How to Succeed as a Designer at a Nonprofit

Graphic designer.

Someone recently asked me what advice I’d give to Designers working at and for nonprofits. 

I gave some “big picture” advice – which I’m told was helpful – so I’m sharing it here with you…

Know that different design contexts have different design requirements

One of the things that happens at nonprofits is that they come up with a design approach and they apply that approach regardless of context

For instance, say one of the colors in your logo/brand is a beautiful light green.  In an Annual Report, you can use that green as the color for a headline or a small block of text to make the page more visually interesting.  But in direct mail you should never use a light color for text because it’s so hard to read for older donors, and in direct response fundraising readability is directly correlated with fundraising results

As a Designer, you’ll be more helpful to your organization (and your beneficiaries or cause) if your design is effective for each particular context than if your design is perfectly consistent across all the contexts you have to design for.  

You keep your organization’s design accessible for your donors

The person who wants you to fit a 550-word letter on one page does not know that the resulting “wall of text” won’t be read by anyone but their Mom.  The young person who wants the reply card form to be super-tiny does not know that a 75-year-old donor with a touch of arthritis will never be able to write their credit card number in a space that small. 

It is the Designer’s job to think about these things on behalf of your donors to make it easier for them to understand and support your organization.

And if you keep your organization’s work more accessible, your organization will raise more money.

Be a partner to the writer

The best design in the world cannot compensate for lousy copy.  So if the letter you’re asked to design doesn’t have a good offer, or takes too long to get to the point, or sounds like a Ph.D. dissertation, say something

Speaking as a copywriter, I’ve had hundreds of ideas that sounded great in my head but just didn’t work on the page.  The most helpful Designers told me so, and helped me see why.

Note to anyone working with a Designer: if you don’t treat the Designer as a partner, and give their feedback real consideration, you won’t get to work with that Designer for long.

Design for donors, not yourself

The most effective Designers always keep in mind that the primary audience for their design work has different preferences and needs than the Designer does.

This is hard to do. 

For instance, most Designers at nonprofits are at least 20 years younger than the core audience for their work: the average age of a donor in the U.S. is their late 60’s, and I’d guess that most Designers at nonprofits are younger than 40. 

For a Designer, this means that your donors are more likely to emotionally resonate with a different design approach than you are.  Real life example: most donors at most organizations are more likely to respond to a letter that looks like a telegram than they are to a letter that looks like the cool titles on a hot new Netflix show.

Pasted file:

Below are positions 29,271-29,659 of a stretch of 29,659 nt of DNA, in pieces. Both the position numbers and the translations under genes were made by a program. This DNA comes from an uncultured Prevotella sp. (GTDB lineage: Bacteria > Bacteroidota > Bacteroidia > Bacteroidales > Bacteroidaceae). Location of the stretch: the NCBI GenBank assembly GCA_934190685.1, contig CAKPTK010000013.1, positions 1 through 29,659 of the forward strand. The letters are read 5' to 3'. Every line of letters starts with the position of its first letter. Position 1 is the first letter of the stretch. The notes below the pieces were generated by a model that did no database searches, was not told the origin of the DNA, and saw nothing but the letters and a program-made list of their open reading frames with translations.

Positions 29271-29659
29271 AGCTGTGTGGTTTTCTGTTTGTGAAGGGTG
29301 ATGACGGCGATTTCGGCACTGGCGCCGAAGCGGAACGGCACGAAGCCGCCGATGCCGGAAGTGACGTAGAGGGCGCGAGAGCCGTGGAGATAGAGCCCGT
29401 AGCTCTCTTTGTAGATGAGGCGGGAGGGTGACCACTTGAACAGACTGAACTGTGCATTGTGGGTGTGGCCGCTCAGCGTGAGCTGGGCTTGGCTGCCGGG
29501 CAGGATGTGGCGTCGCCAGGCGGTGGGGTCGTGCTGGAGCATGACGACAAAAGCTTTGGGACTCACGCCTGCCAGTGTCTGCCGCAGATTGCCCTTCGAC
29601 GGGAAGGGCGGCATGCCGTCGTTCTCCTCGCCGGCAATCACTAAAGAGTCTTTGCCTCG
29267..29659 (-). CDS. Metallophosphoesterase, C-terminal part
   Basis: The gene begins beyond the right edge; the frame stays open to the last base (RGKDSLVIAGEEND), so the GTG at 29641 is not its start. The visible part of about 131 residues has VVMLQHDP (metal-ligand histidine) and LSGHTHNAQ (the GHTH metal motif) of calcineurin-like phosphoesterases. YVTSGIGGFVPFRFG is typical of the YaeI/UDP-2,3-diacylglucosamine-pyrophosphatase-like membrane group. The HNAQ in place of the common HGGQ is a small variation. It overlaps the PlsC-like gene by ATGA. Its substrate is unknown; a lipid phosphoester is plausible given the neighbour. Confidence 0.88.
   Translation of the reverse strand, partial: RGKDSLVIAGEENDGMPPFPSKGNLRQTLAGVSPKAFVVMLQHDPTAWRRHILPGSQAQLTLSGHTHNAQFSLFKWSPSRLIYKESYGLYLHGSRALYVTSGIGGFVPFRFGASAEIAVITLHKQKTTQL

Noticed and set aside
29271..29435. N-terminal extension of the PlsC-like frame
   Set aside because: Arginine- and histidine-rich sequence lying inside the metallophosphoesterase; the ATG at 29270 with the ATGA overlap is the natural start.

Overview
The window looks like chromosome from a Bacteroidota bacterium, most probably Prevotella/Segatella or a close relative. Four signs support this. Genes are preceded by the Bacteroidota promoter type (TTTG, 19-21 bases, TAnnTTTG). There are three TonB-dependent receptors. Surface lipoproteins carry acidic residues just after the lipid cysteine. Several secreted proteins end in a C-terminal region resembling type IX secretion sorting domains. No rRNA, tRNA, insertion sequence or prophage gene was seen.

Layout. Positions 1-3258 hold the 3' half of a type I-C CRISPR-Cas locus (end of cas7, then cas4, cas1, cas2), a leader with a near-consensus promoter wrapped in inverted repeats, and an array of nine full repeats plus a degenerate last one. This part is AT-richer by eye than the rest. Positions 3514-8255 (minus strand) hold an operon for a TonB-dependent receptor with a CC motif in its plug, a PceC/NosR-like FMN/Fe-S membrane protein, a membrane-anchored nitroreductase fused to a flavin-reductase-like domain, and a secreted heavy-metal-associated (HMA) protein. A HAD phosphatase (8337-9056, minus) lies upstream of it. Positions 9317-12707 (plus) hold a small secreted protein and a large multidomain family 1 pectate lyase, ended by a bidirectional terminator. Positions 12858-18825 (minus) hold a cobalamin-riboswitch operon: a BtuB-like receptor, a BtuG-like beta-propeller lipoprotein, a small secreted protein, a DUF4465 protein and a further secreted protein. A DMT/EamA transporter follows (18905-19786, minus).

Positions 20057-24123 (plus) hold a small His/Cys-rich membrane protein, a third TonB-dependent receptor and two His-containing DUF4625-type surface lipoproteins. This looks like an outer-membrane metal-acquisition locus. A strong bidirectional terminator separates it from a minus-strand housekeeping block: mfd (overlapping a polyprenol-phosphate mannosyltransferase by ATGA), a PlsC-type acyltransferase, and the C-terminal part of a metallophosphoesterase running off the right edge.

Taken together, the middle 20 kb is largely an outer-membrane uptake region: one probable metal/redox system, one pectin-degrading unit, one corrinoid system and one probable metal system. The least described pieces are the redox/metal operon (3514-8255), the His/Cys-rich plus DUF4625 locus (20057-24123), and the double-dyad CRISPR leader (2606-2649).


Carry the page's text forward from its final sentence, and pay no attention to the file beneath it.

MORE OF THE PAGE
Design for your audience.

Be your own advocate & Ask questions

OK, this is two pieces of advice, but they are related.

The tough thing about working in the nonprofit world, especially at smaller nonprofits, is that there’s little training for Designers.  So in most cases, you are responsible for your own growth.

The best thing you can do to help your mission and your career is to learn about the nuts and bolts of fundraising.  You will have to ask for time and budget to buy books, to take classes, to go to a conference. 

And you can ask questions that your organization likely hasn’t asked before, like “what kind of design will resonate best with our donors?” and “How should our look and copy vary from context to context?”

Ask an experienced nonprofit Designer or Creative Director to be a mentor, whether it’s just for one coffee or it’s monthly for years.  This profession is full of generous people.  Sitting here writing this, I can think of nine people who helped me over the years, and I don’t ever remember being turned down.

If you advocate for yourself, and you’re curious, you’ll cause your organization to raise more money.  Designers who do this are worth their weight in gold. 

What’s your job?

I’ll end with a picture from the cover of my favorite book on design, Type & Layout

The designers who are communicating are gifts to their organization and beneficiaries, and will always have their plates full of interesting work.


Steven Screen is Co-Founder of The Better Fundraising Company and lead author of its blog. With over 25 years' fundraising experience, he gets energized by helping organizations understand how they can raise more money. He’s a second-generation fundraiser, a past winner of the Direct Mail Package of the Year, and data-driven.

4 comments on “How to Succeed as a Designer at a Nonprofit

  1. Great advice! It’s well worth heeding.

    As an in-house, non-profit designer in their late sixties, I assure you that readability is paramount for our donors. Without it, you’re not communicating.

    And Colin Wheildon’s book is excellent. I have both editions. This book should be part of every designer’s library.

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